Retinofugal pathway is a pathway through which visual information from the retina is taken by neurons to the brain to facilitate vision. It is called retinofugal projection. The pathway starts with optic nerves that originate from the retina of each eye. These nerves intersect at the optic chiasm, which lies at the base of the brain. At the optic chiasm, the nerves cross each other. As a result, the nerves from the right eye take the visual information to the right hemisphere of the brain. This crossing of nerve fibres from one side to another where they switch the side of the brain is called decussation. After crossing at the optic chiasm, these optic nerves form an optic tract that runs laterally along the diencephalon.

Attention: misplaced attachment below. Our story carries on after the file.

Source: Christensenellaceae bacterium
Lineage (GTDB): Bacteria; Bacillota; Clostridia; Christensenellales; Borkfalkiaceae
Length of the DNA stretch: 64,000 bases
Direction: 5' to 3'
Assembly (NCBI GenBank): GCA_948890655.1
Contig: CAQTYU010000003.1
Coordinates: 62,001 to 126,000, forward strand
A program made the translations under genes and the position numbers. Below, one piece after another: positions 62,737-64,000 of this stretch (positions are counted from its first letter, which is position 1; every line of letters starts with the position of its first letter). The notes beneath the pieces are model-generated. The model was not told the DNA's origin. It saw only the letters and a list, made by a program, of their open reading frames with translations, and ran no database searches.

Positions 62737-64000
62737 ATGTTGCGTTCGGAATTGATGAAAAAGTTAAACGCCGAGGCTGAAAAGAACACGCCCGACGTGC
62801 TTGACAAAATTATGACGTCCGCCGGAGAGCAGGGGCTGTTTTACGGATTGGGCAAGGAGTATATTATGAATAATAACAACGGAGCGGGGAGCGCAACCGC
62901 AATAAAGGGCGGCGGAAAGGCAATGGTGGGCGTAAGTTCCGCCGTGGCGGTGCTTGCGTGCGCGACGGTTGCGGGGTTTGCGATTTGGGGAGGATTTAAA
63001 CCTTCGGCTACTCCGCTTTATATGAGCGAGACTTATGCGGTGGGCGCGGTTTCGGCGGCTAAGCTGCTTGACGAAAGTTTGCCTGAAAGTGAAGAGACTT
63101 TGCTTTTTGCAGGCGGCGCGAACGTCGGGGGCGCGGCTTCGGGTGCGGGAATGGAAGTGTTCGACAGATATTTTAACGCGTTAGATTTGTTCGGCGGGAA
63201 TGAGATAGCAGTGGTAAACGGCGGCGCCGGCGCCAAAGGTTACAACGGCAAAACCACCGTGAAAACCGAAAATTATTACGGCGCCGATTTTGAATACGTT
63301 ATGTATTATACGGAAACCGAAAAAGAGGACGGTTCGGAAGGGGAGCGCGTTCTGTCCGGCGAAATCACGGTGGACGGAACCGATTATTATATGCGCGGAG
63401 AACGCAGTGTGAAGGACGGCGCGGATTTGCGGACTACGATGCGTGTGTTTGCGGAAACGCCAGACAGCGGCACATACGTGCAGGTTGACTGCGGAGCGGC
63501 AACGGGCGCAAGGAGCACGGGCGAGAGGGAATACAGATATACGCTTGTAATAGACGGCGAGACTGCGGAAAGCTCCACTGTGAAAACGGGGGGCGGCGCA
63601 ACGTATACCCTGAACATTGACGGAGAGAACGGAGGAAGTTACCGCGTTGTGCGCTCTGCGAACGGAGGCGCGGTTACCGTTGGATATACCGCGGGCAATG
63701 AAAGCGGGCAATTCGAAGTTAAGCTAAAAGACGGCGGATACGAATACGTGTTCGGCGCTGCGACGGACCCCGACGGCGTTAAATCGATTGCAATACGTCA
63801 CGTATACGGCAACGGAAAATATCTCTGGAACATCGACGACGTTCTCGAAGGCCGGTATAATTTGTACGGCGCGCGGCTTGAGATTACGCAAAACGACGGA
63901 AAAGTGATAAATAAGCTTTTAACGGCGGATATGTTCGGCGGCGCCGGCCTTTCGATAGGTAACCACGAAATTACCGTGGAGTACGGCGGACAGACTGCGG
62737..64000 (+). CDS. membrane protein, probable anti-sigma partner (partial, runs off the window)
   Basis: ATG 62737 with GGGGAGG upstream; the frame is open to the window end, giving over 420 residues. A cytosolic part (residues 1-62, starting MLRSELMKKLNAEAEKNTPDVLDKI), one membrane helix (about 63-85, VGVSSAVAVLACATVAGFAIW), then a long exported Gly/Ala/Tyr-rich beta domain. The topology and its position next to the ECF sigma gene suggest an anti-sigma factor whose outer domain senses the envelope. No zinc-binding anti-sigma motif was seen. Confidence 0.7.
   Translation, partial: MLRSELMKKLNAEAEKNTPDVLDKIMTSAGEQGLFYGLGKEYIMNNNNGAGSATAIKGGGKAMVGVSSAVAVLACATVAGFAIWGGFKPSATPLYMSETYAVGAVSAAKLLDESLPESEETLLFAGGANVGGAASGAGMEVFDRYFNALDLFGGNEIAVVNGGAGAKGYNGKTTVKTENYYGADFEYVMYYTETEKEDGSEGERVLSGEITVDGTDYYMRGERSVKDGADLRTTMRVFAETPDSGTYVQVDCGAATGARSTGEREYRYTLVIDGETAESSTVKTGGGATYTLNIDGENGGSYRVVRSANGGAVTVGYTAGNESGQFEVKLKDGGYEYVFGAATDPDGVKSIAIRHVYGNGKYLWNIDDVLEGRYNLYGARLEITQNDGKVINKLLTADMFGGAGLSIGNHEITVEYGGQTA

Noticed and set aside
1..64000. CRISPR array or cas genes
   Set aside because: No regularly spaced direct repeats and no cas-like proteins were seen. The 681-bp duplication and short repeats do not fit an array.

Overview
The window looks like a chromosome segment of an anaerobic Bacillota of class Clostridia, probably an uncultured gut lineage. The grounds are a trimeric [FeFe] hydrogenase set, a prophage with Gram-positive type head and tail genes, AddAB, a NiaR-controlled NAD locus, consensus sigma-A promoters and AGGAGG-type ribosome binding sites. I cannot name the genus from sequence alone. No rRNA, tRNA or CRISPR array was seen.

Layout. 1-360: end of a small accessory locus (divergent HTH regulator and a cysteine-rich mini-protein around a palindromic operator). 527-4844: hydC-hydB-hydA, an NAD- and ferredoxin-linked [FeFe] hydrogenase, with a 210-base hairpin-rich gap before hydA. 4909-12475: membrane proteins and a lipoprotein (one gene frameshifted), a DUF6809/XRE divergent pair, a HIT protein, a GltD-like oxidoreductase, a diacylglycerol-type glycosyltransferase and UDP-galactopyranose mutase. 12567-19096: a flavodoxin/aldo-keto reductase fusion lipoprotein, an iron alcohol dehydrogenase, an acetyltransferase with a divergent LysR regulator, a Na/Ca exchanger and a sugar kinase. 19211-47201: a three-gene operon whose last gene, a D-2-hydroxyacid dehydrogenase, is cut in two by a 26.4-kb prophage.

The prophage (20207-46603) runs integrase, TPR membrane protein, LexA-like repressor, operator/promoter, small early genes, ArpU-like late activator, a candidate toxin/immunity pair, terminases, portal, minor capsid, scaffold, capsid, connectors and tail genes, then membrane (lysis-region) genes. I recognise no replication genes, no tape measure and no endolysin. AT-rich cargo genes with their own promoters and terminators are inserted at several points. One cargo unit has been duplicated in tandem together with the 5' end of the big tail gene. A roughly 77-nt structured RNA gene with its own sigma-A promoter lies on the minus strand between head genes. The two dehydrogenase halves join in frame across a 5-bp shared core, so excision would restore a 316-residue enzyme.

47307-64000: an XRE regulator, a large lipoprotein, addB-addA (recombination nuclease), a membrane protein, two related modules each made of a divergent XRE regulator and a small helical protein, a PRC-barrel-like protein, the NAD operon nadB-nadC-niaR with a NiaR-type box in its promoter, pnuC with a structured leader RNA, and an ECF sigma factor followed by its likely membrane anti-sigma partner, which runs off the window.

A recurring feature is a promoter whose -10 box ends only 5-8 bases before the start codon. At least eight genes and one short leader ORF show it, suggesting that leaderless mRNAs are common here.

The retina in the eye has two sections: nasal (adjacent to the nose) and temporal (periphery). The visual information of the left visual field is imaged on both the nasal retina of the left eye and temporal retina of the right eye. Since the accident completely impaired the left visual field, neurons of the left optic nerves are completely damaged and the neurons on the temporal side of the right retina are also damaged. On the contrary, the injury might damage the visual cortex of the brain, where it completely damages the visual cortex on the right hemisphere and inflicts partial damage to the left hemisphere of the visual cortex. This can cause blindness of the left visual field.
The visual cortex of the right hemisphere got affected by the injury.